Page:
to drive from her home to West Point. She was confronted with testimony she
gave (1) at a hearing in connection with a lawsuit against the Town of Cornwall
on June 9, 1993, during which she testified that she left her home that day at
approximately 3 p.m. (TR, Vol. I, p. 139): (2) at a deposition in connection
with that lawsuit held on February 1, 1995, during which she testified that she
left her home that day before 3 o'clock (TR, Vol. I, p. 140); (3) during that
same deposition during which she testified that she left her home between twenty
and ten minutes to 3 p.m. (TR, Vol. I, p. 141), and (4) at a deposition held on
January 10, 1997 in connection with this claim during which she testified that
she left her home that day between ten minutes to 3 and 3 p.m. (TR, Vol. I, p.
Mrs. Hynes also conceded on cross-examination that there were other routes
available to drive to West Point and that she and her husband did not consider
taking those other routes on the date of her husband's accident. Mrs. Hynes
repeated on cross-examination that she believed that she and her husband
traveled into Town to determine if the road closure signs were posted before
heading to Route 218. However, when asked, she did not recall giving prior
testimony: (1) at a hearing in connection with the lawsuit against the Town on
June 9, 1993 during which she testified that she and her husband traveled down
Payson Road and made a right directly onto Route 218 (TR, Vol. I, p. 144); (2)
at a deposition in connection with that action held on February 1, 1995, during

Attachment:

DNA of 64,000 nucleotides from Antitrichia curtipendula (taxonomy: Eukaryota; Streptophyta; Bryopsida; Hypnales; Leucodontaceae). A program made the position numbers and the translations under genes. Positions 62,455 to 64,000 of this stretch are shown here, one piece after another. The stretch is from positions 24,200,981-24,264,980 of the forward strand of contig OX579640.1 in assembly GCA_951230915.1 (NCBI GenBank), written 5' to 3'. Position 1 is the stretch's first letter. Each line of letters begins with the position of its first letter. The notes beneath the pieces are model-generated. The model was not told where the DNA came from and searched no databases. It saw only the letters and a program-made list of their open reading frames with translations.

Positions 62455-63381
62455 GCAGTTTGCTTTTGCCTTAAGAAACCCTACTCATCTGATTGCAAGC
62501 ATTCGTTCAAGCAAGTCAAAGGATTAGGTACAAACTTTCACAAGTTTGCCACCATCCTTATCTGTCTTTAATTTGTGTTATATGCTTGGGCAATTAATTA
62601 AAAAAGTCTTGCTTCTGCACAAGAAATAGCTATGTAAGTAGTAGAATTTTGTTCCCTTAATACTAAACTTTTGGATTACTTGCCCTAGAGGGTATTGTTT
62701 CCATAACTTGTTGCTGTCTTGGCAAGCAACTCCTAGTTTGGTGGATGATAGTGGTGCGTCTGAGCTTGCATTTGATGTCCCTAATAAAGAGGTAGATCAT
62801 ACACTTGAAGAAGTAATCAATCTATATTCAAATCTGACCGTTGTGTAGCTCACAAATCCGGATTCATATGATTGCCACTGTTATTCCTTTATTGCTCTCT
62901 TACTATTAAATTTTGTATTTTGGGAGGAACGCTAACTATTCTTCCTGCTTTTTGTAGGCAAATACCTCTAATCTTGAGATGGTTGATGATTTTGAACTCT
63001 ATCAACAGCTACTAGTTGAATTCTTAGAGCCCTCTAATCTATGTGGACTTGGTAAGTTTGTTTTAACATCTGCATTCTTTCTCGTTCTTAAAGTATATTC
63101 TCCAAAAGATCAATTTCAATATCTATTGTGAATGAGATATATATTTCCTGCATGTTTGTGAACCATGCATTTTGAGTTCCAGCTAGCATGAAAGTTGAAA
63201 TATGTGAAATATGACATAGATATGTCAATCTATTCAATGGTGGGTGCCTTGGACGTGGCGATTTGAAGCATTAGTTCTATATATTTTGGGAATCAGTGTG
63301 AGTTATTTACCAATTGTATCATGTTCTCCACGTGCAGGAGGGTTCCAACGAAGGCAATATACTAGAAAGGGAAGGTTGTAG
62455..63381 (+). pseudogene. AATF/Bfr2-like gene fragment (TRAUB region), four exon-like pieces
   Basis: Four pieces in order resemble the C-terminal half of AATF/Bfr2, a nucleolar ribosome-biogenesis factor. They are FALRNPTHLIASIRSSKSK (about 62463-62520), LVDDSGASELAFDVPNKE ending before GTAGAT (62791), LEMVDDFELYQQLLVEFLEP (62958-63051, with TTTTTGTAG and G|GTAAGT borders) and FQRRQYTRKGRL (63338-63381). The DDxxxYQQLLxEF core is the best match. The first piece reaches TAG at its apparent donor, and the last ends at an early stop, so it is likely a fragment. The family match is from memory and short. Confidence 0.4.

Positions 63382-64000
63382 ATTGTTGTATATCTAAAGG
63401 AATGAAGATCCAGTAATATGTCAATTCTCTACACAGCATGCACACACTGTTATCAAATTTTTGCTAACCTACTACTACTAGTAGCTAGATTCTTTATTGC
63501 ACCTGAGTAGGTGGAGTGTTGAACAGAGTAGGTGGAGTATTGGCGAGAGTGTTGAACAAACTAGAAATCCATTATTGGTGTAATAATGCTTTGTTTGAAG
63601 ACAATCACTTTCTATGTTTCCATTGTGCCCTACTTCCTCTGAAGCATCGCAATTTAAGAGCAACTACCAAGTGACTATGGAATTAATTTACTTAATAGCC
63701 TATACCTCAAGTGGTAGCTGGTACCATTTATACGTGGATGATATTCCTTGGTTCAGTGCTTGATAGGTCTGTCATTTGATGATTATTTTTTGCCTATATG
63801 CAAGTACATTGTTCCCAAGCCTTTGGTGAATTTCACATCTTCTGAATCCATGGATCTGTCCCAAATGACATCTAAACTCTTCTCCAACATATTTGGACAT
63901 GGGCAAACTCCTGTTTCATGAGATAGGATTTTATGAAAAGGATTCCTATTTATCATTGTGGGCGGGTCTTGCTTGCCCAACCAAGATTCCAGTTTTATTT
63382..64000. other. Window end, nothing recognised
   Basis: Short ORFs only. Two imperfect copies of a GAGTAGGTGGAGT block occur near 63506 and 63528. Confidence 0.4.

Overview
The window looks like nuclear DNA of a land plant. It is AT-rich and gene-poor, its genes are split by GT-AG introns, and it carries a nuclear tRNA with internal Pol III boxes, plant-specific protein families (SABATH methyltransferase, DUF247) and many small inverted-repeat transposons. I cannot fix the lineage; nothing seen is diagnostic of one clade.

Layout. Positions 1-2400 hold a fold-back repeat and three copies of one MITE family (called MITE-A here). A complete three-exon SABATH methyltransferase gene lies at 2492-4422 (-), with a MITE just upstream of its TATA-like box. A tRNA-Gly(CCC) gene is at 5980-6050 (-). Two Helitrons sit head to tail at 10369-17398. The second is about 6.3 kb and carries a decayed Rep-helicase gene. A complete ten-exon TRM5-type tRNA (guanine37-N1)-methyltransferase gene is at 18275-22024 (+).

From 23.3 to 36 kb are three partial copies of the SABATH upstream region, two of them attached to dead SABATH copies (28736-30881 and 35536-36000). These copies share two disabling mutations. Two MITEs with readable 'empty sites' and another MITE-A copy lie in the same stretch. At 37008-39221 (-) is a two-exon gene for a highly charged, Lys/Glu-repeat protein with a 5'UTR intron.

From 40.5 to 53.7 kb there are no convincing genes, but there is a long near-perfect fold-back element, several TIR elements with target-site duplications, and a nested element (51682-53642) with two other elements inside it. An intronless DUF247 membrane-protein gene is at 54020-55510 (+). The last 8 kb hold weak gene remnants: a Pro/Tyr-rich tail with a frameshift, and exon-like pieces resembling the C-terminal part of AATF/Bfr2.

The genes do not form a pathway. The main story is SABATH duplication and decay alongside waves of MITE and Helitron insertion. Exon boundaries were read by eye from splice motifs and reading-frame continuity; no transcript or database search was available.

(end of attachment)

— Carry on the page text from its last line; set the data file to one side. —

which she testified that when they left their driveway they entered Payson Road
and turned right onto 218 heading toward West Point without making any stops
(TR, Vol. I, p. 145), and (3) during a deposition held in connection with this
matter on January 10, 1997 during which she testified that they took Payson Road
to the Stop sign, made a right onto Route 218 and "started up the hill until we
got stuck in the snow" (TR, Vol. I, p, 146).
Mrs. Hynes also did not remember testifying on June 9, 1993 in connection with
the Town of Cornwall action that she and her husband were digging for
approximately ten or fifteen minutes (TR, Vol. I, p. 147). On
cross-examination, she also testified that she thought the avalanche occurred
between 3:45 and 3:55 p.m. She did not recall testifying at a hearing held on
June 9, 1993 that the avalanche had occurred at about 3:30 p.m. (TR, Vol. I, p.
149). She also conceded during cross-examination that before she left the house
on March 13, 1993, she had heard weather advisories that the roads were bad and